Drinking too much water while running a marathon can kill you. That may sound like a rumor passed around on the Internet, but it does happen in some cases. Now researchers at the University of California, San Francisco think they know why. The excess water can help to cause the brain to swell, and fluid to leak into the lungs, either of which can be fatal. They confirm that the cure is a simple intravenous dose of salt water. The findings are published in the May 2 issue of the Archives of Internal Medicine.
Although marathon runners need to keep hydrated, in the last decade physicians have come to realize that a few hours of sweating away water and salt, but drinking only water, could put some runners into a danger zone known as hyponatremia. It was found that some runners who collapsed and died during a marathon had lost the normally well-balanced ratios of salt and water -- they had plenty of water, but far too little salt.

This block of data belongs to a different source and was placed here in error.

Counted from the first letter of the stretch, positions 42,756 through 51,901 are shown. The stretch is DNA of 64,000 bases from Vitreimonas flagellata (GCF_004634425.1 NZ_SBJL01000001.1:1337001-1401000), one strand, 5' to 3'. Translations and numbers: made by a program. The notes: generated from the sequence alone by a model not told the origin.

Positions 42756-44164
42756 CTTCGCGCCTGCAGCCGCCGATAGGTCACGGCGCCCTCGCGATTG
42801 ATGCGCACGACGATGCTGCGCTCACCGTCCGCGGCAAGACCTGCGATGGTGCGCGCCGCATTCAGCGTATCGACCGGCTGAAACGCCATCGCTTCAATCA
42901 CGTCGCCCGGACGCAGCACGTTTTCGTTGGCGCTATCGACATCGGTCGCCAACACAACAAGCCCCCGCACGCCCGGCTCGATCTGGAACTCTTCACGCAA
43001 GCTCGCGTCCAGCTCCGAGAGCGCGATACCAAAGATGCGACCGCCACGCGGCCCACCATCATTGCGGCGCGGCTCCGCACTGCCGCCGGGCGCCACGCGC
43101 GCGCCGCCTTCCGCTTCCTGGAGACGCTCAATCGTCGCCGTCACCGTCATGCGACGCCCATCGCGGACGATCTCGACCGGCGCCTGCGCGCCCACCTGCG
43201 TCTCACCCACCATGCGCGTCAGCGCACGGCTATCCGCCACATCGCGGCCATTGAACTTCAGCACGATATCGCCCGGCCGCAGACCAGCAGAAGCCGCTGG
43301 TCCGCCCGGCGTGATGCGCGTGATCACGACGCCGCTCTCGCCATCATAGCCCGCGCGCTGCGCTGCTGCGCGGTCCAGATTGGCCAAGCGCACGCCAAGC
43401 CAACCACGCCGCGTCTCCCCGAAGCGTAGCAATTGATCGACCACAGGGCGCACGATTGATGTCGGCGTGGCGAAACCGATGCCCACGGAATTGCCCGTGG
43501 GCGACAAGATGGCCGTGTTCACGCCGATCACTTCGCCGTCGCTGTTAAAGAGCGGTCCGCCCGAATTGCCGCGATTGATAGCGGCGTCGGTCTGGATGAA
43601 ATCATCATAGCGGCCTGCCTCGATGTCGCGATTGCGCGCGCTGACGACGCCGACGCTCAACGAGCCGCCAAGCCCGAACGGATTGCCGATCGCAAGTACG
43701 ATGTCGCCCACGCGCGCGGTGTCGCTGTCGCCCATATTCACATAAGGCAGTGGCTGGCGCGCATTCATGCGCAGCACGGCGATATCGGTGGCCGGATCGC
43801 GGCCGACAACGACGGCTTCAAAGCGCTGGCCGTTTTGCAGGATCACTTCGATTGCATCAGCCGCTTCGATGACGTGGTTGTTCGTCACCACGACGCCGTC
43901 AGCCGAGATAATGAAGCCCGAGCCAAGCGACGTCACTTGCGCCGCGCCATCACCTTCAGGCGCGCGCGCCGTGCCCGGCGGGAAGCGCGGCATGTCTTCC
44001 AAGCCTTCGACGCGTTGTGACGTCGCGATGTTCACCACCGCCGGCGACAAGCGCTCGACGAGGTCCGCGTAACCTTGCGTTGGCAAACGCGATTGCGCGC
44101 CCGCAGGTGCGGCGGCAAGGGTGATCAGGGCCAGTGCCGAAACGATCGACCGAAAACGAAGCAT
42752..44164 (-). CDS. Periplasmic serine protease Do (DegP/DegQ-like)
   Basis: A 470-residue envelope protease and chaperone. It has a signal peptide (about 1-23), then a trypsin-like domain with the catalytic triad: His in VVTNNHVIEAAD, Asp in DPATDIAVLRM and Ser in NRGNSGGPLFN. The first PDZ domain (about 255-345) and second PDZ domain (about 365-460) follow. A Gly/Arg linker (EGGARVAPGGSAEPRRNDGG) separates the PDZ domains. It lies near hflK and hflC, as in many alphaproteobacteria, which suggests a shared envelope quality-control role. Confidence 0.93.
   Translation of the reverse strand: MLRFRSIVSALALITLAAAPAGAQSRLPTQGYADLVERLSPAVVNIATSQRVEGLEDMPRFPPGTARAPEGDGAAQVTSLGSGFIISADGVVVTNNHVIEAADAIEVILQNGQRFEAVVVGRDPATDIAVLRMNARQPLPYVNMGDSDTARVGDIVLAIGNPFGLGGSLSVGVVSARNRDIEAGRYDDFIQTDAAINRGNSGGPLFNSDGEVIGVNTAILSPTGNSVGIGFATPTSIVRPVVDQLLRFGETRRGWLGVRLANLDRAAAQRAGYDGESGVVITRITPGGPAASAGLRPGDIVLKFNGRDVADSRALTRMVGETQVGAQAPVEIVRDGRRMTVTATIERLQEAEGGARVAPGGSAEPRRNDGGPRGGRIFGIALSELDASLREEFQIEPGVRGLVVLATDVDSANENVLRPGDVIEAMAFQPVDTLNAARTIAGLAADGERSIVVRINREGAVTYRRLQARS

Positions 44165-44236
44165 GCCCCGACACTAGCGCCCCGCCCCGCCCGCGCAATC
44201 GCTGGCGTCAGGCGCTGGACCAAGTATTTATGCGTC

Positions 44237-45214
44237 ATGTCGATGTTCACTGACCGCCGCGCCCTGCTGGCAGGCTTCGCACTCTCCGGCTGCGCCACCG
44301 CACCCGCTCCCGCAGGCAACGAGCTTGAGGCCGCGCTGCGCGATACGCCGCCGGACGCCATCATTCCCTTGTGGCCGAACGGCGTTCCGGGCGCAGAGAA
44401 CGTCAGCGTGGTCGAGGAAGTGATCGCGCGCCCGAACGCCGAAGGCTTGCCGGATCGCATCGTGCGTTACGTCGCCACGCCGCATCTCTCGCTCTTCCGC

To understand how this might kill some runners, Allen Arieff, MD, a UCSF professor of medicine at the Veterans Affairs Medical Center in San Francisco, and two colleagues at Baylor College of Medicine, treated, or consulted on the cases of, seven athletes who suffered hyponatremia while running a marathon. They had all been nauseous, vomiting, or confused at some point during their run. Six of the seven patients survived after intravenous treatment with a high salt solution.
All the patients share several characteristics, which provide clues about the mechanisms of hyponatremia, Arieff said. In addition to having fluid in their lungs -- a hallmark of hyponatremia -- the patients all had low levels of sodium and oxygen in their blood. X-rays of six of the patients showed that they had significant brain swelling.
In the study, Arieff suggests the following mechanism. The body, in an attempt to keep a balance of salt and water levels between the blood and tissues, begins to draw water out of the blood, leading
Contact: Kevin Boyd
University of California - San Francisco